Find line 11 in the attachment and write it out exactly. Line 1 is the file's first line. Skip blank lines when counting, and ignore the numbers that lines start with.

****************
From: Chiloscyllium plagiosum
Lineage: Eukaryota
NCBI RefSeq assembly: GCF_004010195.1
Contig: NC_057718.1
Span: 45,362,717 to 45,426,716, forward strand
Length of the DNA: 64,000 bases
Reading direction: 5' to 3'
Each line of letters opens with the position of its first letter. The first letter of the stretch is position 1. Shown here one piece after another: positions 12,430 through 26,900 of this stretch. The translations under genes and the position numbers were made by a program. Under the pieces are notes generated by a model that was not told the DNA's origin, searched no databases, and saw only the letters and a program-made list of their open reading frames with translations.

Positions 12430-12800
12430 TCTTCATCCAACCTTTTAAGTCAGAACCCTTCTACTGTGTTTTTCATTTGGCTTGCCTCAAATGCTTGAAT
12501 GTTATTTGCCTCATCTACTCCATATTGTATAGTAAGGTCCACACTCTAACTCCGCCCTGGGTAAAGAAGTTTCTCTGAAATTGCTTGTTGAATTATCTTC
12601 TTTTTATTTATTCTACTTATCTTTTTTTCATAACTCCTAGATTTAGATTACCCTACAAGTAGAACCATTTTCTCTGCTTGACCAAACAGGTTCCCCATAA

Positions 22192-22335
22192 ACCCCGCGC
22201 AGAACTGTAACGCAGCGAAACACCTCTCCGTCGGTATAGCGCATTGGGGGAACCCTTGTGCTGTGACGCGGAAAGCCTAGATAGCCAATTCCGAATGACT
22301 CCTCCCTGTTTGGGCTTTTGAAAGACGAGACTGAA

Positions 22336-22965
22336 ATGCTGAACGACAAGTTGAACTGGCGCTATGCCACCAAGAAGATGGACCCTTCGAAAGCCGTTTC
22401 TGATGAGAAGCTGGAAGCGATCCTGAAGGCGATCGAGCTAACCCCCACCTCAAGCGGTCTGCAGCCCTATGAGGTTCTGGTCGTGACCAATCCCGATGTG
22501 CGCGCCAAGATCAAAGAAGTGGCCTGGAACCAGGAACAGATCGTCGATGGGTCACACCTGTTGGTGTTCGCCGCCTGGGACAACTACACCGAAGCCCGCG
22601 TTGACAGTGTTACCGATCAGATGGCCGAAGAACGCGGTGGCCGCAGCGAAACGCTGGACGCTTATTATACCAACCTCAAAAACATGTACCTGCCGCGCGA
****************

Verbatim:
12501 GTTATTTGCCTCATCTACTCCATATTGTATAGTAAGGTCCACACTCTAACTCCGCCCTGGGTAAAGAAGTTTCTCTGAAATTGCTTGTTGAATTATCTTC